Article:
But we must not embrace technology and change for its own sake. Technology must meet the demands of advisers rather than advisers dramatically changing the way they work to accommodate technology.

This is why I have always advocated that networks should develop their own systems rather than choose off-the-shelf options, despite the considerable cost this might involve.

Anyone who has owned a video recorder will tell you that sophisticated software is only as good as the people who use it. That’s why modern mortgage networks have to offer more than high-tech wizardry to win the hearts, minds and business of mortgage brokers.

It is essential that networks develop a deeper understanding of their brokers’ businesses, strategies and goals and help them achieve those aims with credible and tested business development tools.

While some networks are prepared to charge a hefty consultancy fee to advise brokers, a few have embraced business development as a value-added service.

And far fewer will put their heads on the block to offer such support without receiving a penny in return, let alone a slice of the increased business.

Mortgage networks must work with their business partners to add value and profit, and even new income streams. If you are part of a network that makes the investment in technology, understands how the market works and satisfies its customers’ demands while remaining compliant, you can make the most of market opportunities. After all, with such an enduring market there has never been a better time to be a mortgage adviser.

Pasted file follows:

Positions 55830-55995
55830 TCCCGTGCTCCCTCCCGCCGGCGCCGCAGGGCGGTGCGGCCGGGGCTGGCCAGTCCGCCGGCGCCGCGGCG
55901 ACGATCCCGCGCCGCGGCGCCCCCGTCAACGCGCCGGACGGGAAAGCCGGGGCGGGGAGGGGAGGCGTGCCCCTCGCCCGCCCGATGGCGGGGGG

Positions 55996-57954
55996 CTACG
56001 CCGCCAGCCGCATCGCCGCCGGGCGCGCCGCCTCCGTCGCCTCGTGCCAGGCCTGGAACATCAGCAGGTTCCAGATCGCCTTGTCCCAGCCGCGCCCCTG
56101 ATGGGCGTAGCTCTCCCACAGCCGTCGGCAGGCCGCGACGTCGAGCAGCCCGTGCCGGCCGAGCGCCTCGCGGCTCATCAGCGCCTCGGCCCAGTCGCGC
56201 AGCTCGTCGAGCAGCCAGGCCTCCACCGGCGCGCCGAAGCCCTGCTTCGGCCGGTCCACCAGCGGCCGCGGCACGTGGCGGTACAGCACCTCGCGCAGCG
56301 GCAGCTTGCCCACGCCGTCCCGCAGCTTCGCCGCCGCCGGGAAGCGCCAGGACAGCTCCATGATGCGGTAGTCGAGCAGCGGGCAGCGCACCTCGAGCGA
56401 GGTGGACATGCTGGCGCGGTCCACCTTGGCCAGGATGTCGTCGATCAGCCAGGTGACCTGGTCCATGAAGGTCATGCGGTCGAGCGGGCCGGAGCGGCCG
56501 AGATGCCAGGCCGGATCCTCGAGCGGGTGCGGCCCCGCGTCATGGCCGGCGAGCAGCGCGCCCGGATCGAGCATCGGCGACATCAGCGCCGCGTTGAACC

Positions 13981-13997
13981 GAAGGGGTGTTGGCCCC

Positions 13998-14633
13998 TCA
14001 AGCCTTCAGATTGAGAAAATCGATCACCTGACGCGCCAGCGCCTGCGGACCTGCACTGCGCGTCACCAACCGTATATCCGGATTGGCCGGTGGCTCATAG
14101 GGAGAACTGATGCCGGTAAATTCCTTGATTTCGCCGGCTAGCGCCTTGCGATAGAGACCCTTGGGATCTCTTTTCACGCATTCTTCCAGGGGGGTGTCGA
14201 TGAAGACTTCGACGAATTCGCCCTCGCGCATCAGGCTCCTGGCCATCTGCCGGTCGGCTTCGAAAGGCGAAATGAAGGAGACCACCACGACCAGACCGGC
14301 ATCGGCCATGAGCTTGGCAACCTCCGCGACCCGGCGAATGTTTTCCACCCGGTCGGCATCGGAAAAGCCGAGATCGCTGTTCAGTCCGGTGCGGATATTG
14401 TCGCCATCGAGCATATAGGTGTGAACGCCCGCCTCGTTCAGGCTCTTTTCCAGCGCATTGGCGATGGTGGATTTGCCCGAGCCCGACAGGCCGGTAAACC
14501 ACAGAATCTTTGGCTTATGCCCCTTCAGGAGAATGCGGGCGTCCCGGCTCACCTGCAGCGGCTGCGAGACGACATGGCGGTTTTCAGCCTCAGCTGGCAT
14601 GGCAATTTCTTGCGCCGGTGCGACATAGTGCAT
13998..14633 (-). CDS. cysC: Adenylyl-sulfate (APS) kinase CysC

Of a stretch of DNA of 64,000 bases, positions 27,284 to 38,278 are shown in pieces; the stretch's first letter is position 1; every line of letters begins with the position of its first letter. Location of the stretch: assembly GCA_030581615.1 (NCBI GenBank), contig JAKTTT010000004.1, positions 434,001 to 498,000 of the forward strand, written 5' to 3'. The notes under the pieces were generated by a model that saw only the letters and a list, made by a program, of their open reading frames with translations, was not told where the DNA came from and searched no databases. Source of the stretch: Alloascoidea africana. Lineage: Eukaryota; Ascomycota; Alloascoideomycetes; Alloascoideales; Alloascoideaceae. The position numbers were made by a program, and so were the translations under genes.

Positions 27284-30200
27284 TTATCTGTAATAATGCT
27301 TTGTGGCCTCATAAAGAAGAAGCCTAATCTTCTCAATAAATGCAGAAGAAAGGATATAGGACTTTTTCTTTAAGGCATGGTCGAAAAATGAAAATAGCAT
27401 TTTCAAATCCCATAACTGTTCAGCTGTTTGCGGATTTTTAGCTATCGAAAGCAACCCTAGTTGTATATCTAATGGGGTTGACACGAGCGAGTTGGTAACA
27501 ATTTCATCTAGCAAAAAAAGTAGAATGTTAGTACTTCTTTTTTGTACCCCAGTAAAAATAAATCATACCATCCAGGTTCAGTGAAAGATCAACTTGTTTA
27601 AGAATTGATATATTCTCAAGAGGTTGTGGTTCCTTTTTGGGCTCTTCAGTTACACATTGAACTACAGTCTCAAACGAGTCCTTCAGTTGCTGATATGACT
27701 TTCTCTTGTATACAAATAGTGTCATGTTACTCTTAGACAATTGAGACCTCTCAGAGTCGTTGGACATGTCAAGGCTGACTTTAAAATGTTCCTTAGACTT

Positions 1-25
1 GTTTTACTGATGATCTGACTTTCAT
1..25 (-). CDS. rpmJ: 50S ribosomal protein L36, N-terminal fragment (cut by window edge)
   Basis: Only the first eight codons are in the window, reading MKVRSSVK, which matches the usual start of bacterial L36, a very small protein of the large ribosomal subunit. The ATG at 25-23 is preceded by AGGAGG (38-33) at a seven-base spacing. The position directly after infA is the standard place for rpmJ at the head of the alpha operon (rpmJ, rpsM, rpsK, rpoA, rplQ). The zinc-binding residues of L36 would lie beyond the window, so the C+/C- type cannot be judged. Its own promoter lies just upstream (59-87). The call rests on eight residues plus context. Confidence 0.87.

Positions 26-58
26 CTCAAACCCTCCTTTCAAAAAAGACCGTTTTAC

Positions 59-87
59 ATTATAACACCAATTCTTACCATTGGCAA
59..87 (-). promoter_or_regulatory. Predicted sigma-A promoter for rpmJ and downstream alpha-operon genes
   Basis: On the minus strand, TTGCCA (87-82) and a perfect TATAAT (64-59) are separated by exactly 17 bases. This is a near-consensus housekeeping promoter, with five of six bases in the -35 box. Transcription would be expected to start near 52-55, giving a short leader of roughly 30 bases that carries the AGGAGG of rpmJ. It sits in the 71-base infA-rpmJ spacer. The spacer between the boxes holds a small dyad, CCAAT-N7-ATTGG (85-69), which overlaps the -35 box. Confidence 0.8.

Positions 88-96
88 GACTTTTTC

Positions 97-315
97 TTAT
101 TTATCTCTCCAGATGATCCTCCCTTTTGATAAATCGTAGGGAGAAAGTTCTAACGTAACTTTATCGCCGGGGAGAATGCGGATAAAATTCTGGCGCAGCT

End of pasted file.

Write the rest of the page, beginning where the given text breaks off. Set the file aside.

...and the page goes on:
Immigration fuels B2L boom
The buy-to-let market is undoubtedly on the up with demand from tenants standings at a four-year high. While the doom merchants predicted that a slump in house prices would spell bad news for landlords, the reverse seems to be the case. The upturn in the housing market along with the increased prices has forced many inspiring first-time buyers back onto the rental books while other demands on accomodation are proving to be a welcome boost, particularly in London.
In the past two years, more than 200,000 Poles have come to work in the UK. According to many experts, this constitutes the largest wave of immigration to hit Britain for 300 years. Other nationalities arriving to work in this country in large numbers include Slovaks and Lithuanians.

The stereotype of the Polish plumber is firmly established but in fact Poles are working in occupations from bankers to doctors to factory workers. This influx means a massive boost to the economy and the demand for accommodation.

For those wanting to invest in buy-to-let, the market couldn’t be more buoyant. The Royal Institution of Chartered Surveyors says in the last three months of 2005 demand from tenants was the strongest for nearly five years, while Paragon Mortgages’ buy-to-let index for January showed increased activity with rising rental incomes, property values and rental profits.

When will this bubble burst? Not for some time, if these figures are to be believed. Your wealthier clients will be looking for some good advice and flexible products to allow them to exploit this booming sector.